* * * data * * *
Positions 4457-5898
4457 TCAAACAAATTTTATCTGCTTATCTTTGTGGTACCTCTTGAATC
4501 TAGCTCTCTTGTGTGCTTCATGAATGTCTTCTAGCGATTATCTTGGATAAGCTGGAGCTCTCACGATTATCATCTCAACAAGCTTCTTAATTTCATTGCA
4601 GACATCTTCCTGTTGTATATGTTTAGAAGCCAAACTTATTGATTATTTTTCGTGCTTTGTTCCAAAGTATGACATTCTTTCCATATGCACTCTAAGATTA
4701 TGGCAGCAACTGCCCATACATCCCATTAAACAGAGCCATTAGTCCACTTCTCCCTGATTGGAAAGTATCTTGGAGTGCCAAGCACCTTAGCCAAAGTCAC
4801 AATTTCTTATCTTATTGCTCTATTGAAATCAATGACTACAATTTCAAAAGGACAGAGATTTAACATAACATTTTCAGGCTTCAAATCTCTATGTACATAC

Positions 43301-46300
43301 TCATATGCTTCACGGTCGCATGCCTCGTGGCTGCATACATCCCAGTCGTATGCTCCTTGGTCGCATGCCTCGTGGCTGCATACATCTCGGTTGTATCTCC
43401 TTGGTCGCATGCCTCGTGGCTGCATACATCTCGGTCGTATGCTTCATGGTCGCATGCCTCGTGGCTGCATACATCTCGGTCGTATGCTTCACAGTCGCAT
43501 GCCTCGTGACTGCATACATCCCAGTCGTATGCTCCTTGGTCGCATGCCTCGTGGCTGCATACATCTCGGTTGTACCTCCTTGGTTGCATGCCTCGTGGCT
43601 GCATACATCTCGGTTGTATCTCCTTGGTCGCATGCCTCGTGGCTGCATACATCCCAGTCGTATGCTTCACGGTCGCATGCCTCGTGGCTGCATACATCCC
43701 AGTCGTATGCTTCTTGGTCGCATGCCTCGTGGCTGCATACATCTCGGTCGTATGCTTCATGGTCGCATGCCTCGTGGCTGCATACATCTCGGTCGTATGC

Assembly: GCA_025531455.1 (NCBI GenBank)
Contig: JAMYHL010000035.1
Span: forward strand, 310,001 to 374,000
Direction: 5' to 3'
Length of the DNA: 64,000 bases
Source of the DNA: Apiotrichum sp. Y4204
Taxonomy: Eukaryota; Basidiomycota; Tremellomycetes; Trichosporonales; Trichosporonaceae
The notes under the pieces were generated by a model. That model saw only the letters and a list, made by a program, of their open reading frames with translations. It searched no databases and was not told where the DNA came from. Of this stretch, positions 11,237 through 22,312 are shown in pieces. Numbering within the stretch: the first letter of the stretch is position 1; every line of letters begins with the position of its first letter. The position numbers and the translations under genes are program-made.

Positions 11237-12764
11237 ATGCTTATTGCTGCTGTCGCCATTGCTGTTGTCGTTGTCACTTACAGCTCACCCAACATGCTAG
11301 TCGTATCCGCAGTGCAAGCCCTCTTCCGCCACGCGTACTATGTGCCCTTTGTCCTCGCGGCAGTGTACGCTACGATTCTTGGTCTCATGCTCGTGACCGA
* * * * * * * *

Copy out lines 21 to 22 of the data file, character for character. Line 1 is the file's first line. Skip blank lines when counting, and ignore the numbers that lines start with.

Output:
Positions 11237-12764
11237 ATGCTTATTGCTGCTGTCGCCATTGCTGTTGTCGTTGTCACTTACAGCTCACCCAACATGCTAG